The forensic discrimination of inkjet printers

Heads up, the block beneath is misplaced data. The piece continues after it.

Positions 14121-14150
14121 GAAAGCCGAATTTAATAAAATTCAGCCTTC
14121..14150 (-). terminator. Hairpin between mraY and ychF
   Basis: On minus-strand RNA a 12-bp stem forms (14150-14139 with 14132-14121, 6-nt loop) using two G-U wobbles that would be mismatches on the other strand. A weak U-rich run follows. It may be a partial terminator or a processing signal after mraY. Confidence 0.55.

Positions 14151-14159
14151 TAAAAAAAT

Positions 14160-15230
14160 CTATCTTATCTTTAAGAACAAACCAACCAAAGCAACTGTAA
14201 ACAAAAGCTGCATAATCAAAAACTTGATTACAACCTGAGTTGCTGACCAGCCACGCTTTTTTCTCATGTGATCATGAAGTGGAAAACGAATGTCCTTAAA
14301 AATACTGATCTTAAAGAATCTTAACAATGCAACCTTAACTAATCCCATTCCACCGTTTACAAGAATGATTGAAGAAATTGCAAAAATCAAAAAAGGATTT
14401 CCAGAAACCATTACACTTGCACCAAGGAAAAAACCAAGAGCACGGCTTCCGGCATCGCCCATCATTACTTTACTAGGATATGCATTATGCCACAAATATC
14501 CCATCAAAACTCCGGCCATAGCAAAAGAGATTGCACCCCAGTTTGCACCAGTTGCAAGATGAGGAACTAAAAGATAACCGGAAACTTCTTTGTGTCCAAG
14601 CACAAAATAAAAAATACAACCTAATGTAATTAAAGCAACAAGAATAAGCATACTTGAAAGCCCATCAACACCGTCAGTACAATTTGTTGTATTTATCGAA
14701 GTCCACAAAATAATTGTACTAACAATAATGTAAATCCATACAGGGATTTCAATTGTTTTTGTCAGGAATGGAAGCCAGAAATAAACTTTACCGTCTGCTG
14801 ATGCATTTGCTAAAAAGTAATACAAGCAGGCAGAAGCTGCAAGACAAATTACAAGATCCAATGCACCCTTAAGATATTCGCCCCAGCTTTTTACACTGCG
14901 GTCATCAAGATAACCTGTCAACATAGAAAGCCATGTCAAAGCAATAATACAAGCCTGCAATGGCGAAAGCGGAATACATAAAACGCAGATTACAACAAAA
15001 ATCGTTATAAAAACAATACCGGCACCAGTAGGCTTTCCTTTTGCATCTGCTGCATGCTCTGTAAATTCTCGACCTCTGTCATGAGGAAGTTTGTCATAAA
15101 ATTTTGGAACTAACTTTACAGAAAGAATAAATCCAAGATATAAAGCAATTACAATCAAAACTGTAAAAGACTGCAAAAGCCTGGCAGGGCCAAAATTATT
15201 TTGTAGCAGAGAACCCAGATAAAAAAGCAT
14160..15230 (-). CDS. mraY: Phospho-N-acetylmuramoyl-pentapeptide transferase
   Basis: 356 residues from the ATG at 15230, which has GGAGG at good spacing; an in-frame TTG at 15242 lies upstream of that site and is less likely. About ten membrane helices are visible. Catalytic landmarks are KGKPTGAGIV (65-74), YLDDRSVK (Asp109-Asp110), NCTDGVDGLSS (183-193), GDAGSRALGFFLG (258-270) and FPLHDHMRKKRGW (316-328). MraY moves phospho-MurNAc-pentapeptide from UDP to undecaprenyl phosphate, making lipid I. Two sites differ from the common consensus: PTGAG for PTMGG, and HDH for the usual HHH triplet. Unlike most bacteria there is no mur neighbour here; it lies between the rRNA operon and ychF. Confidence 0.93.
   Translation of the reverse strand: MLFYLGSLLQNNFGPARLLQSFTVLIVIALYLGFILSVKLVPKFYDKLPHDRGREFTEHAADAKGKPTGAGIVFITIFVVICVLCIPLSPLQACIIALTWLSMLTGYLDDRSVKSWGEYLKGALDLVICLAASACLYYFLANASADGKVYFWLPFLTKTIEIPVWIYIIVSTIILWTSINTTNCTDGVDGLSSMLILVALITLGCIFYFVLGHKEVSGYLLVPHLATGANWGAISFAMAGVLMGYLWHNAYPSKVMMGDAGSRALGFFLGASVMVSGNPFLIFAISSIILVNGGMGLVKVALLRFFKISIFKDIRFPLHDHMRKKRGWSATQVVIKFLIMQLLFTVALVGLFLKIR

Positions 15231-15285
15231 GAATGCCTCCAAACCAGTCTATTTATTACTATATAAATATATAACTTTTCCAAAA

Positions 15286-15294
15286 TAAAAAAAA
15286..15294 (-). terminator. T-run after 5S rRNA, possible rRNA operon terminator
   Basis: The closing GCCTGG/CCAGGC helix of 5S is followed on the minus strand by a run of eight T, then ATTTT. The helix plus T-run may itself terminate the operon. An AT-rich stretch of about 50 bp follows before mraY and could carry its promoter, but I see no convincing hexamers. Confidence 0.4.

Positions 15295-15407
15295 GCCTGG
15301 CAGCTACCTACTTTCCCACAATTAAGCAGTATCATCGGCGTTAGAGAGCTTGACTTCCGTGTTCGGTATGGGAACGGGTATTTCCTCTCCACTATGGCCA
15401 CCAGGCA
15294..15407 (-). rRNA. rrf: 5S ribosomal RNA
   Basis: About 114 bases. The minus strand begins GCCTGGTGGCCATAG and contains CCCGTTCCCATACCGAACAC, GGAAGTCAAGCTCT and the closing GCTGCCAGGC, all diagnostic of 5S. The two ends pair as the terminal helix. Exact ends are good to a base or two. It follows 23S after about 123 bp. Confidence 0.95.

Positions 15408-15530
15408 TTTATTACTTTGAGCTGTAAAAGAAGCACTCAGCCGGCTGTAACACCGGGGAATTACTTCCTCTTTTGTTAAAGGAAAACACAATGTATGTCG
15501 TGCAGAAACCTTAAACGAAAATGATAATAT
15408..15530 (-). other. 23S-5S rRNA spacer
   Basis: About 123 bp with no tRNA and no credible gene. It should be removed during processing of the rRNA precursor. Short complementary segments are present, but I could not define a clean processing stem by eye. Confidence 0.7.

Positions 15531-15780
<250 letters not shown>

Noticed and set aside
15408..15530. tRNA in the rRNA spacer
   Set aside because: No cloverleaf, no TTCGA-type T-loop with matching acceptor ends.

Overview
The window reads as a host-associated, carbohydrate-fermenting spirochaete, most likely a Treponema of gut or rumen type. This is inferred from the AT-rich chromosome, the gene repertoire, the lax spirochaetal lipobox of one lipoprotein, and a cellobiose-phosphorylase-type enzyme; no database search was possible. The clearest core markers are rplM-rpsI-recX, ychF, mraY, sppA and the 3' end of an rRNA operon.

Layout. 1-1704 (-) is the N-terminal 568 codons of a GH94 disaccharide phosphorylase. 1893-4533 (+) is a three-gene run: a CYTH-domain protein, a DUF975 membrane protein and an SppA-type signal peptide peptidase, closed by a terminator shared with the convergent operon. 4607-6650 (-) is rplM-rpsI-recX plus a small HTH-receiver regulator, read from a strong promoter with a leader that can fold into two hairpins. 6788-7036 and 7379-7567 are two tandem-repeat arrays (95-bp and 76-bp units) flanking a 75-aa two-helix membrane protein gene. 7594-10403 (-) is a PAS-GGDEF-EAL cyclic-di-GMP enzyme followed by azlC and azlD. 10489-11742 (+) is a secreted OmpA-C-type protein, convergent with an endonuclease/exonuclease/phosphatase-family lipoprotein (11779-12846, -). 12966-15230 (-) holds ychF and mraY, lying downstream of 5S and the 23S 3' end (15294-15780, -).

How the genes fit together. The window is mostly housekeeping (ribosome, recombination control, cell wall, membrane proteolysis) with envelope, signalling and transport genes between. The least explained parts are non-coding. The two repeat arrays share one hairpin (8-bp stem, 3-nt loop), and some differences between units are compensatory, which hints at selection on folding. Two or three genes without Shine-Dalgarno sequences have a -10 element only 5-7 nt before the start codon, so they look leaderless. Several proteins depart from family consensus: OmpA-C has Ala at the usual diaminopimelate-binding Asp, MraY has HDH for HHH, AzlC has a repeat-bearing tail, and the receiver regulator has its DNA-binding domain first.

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NO FULL TEXT AVAILABLE. This thesis contains 3rd party copyright material. ----- With approximately 70% of printers sold today being inkjet printers, and estimates of over a billion inkjet printers being sold since 1981 , the prevalence of inkjet documents requiring forensic examination has and will dramatically increase in future years. Research was conducted into the suitability of utilising traditional document examination techniques for the examination of inkjet documents. Traditional techniques such as Microspectrophotometry and Thin Layer Chromatography were reviewed, as well as more unconventional document examination techniques including Raman Spectroscopy. This research reinforces the importance of detailed visual examinations including the use of specialised document examination equipment, and discusses characteristic inkjet features including droplet shapes, satellites and spur marks. It emphasises the importance of paper type in forensic document comparisons and discusses both class and individual characteristics for inkjet printers. This research has found that while the manufacturer of a printer can often be determined, the determination of a particular model is difficult if not impossible. This research also examined the mass production of inkjet printers, inkjet cartridges and third-party consumables and discusses its influence on the examination and interpretation of results. It looks at providing guidelines for the examination of inkjet documents as well as the reporting of inkjet document comparisons. It discusses the inkjet document examination process not only in terms of document related evidence but forensic evidence in general. This research would have practical application in determining information about counterfeited items including banknotes, artwork, and identity documents. It could also be used in determining if documents such as contracts or wills have been altered or forged.
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